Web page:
The main objective of Els Stronks’s Negotiating Differences. Word, Image and Religion in the Dutch Republic is to gain insight into the nature of the peaceful coexistence of the different denominations in the Dutch Republic. In order to achieve this, Stronks starts from the assumption that an analysis of the illustrated religious literature in the Dutch Republic between 1600 and 1725 will reveal the invisible boundaries between the visual practices of the Catholics and the textual traditions of the Protestants. In other words, Stronks starts from the idea that literature is particularly suited to reveal the complexities of the debate that I have already hinted at. The period’s religious literature, and in particular the ways in which it includes or excludes or makes specific use of illustrations, can provide new insights into the nature of the supposed religious freedom and tolerance (Stronks herself uses the term ‘toleration’ as denoting not so much acceptance as some sort of religious ‘laissez-faire’) of the Republic.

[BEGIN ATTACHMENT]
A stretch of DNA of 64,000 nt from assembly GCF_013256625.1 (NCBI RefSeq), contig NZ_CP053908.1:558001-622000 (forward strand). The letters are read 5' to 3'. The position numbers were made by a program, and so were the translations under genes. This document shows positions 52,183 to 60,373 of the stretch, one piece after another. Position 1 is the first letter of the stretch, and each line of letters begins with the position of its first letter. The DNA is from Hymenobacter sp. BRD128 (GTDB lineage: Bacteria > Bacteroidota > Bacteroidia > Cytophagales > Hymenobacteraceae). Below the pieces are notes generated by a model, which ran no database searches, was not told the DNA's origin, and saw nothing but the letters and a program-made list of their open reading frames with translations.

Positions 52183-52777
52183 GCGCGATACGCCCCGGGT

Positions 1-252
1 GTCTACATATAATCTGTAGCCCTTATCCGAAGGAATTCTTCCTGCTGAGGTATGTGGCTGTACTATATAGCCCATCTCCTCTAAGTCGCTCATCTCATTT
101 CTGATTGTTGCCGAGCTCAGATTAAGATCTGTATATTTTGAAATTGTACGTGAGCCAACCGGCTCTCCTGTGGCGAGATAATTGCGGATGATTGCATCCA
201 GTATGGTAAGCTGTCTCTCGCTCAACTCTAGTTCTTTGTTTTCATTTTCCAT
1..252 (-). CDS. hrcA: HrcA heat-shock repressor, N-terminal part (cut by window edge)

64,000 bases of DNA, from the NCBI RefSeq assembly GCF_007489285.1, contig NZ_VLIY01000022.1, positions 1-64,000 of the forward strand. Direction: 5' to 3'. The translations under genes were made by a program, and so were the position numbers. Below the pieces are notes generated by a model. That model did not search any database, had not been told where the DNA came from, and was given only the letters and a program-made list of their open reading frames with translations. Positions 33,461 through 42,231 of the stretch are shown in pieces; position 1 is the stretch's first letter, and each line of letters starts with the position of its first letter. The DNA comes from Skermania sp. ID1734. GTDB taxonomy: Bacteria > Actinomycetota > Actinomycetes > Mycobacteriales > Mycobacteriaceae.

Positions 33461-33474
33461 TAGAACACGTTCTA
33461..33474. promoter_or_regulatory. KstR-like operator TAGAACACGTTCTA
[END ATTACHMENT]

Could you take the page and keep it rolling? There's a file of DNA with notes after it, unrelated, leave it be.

In Stronks’s analysis religious literary texts are regarded as ‘responses to opinions and cultural sensibilities’ on the one hand, and as ‘representations of identities’ on the other. Protestants and Catholics alike shaped their religious identity through the appropriation of textual or visual practices of other denominations. Stronks regards literature thus both as an instrument of change and as a response to contemporary issues. The period’s illustrated religious literature is therefore treated as a ‘social framework in which the ideologies of its participants were shaped and reshaped’. This is an approach that is both compelling and challenging, since it is not an easy task to trace the agency of a particular literary text. Stronks defines the ‘scope’ of her study as a combination of a literary perspective, book history, cultural history and visual studies. And indeed she successfully combines a historical with a hermeneutical approach, to which I will come back later. It is already clear from the opening chapter that Stronks’ carefully balanced structure which neatly divides the period she is discussing, will be accompanied by an equally balanced methodology.